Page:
Scaling the "Wall of Worry": Taking Stock of 2013 to Strengthen Your Portfolio
October marked an infamous anniversary on Wall Street. Twenty-five years ago, the unthinkable happened when the Dow Jones Industrial Average dropped a record 106 points to end the trading week at just under 2500. The following Monday, now known as "Black Monday," the index shed an additional 508 points in one session. While the day's decline was widely blamed on a newfangled process called "portfolio insurance," it didn't help investor psyches that U.S warships started shelling an Iranian oil platform in the Persian Gulf that very same day.
At the time, given the multitude of concerning events, many high-profile economists, strategists, and media outlets immediately began predicting a global recession and bear market. Interestingly, neither happened. The Dow ended 1987 in positive territory, and the economy kept chugging along at a relatively steady pace for years. When the stock market marches upward, despite dire headlines, it's said to be climbing a "Wall of Worry." Veteran investors will tell you these are often the best markets to build portfolio positions in because they typically lack the exuberance that can lead to overvaluation. Yet buying into--and climbing--that wall is never comfortable.
A wild, not-so-wonderful ride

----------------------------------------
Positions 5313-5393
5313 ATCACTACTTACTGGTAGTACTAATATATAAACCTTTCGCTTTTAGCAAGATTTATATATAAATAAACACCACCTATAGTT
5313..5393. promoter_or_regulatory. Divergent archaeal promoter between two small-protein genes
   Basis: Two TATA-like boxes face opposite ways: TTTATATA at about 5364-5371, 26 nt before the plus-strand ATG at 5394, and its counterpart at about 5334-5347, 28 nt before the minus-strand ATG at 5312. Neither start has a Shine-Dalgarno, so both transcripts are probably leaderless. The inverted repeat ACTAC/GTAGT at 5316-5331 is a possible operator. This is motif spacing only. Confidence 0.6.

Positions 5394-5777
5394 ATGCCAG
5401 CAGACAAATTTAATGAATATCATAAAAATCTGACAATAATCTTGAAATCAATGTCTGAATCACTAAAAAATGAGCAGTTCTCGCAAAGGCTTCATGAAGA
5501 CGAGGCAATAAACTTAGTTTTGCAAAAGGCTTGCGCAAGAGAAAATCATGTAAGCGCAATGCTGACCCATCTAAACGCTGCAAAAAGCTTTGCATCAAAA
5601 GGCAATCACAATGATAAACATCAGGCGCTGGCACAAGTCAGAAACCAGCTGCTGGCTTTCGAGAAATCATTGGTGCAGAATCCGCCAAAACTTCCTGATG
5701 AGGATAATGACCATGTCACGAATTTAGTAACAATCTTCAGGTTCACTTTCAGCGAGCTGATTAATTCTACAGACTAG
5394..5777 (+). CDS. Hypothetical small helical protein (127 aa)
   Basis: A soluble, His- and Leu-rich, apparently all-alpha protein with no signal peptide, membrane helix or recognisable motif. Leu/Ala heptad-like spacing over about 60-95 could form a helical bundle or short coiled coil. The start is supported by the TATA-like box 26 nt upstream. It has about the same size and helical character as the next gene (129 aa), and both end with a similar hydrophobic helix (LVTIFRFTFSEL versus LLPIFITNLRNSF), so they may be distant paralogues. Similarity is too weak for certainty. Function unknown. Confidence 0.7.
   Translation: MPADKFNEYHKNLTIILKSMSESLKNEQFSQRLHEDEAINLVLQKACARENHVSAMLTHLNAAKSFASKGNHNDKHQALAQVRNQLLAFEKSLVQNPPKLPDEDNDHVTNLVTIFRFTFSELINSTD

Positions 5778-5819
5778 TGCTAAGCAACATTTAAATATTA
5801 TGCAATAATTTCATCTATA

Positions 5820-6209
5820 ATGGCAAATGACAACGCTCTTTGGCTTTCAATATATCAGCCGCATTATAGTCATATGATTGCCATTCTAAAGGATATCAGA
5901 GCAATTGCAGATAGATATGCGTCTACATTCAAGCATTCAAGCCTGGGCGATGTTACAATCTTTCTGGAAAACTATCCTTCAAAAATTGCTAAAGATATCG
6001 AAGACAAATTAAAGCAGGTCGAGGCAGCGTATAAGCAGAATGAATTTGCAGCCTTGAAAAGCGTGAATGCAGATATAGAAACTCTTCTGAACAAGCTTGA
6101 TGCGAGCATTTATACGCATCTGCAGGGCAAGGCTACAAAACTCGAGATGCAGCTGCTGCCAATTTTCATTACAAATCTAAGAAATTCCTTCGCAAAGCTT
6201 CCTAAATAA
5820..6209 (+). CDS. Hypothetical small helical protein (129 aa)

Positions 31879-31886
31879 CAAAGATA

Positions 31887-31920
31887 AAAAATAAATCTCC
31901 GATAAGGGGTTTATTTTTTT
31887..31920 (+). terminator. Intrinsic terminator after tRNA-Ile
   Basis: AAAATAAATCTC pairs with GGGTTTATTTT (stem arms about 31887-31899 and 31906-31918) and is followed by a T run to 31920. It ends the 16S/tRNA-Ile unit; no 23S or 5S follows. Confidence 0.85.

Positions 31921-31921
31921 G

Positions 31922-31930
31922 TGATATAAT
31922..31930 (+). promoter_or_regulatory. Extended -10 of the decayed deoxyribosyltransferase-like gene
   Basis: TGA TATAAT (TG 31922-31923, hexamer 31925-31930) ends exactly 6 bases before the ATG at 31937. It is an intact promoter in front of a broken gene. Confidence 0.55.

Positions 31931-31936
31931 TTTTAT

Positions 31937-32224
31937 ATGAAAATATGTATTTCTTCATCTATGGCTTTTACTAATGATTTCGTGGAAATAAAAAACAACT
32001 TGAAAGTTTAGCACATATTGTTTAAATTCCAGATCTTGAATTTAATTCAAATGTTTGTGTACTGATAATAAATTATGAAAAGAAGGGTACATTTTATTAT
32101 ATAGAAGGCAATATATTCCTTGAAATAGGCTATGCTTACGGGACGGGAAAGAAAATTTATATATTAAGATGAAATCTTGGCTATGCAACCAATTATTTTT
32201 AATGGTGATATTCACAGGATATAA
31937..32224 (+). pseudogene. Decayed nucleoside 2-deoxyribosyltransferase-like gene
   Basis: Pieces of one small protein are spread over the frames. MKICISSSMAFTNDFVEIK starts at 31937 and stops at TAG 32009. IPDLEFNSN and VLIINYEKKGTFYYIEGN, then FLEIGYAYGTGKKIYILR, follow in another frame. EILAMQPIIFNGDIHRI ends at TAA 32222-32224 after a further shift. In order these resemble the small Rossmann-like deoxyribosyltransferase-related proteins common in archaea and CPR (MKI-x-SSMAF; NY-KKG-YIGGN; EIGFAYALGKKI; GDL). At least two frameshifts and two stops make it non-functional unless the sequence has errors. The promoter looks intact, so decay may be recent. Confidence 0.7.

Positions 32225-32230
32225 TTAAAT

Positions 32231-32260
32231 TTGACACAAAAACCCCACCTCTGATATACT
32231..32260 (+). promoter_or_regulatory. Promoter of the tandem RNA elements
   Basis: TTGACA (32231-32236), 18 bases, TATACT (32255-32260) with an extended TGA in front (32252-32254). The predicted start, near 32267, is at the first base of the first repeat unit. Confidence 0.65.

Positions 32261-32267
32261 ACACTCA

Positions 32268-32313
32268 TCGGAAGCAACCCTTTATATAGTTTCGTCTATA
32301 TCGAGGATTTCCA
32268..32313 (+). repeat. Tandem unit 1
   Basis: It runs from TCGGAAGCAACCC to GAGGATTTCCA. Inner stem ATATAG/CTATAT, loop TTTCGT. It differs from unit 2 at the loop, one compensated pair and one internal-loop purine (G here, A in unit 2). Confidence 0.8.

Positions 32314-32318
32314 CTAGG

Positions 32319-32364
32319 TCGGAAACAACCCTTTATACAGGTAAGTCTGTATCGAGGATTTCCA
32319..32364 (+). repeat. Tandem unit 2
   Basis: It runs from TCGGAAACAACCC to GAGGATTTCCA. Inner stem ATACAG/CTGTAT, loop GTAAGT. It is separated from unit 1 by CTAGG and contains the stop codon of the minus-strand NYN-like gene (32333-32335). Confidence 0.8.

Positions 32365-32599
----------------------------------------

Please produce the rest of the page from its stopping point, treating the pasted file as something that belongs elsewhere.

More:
Markets around the globe have been volatile for the past several years, racking up double-digit percentage gains in one quarter, and then losing them all the next. This cycle, amid all the media coverage and array of legitimate long-term concerns (massive government debt, defaults, downgrades, demographics, moderate global GDP, terrorism, the looming fiscal cliff, etc.), understandably leads to frayed nerves and sore stomachs. Further, the public seems to have become disgruntled, disenfranchised, and disgusted by Wall Street. They're also feeling that the little person doesn't have a chance against today's "dark pools" of trades from institutional orders concealed from the public, algorithmic traders, and highly paid Wall Street insiders.
Yet, if you look through the angst and the media noise, you'll see that:
- Corporate America has a collective $1 trillion or so in cash on its balance sheets and record-high profit margins, and is staffed for lean times.
- Valuations on many companies are not excessive by historical standards: price-to-earnings ratios on U.S. equities have declined to around 15x earnings per share versus 18x or so a decade ago.
- Cash returned to shareholders from many of these companies in the form of dividends is substantially above the rate one can earn on bonds (and those distribution rates tend to increase each year).
- The owners of the world's privately held businesses--who swore they were going to get out at age 62, but are now five to 10 years older--are now looking for opportunities to cash out.
- Patent issuance has remained strong in the U.S., boding well for research, innovation, and hot new industries.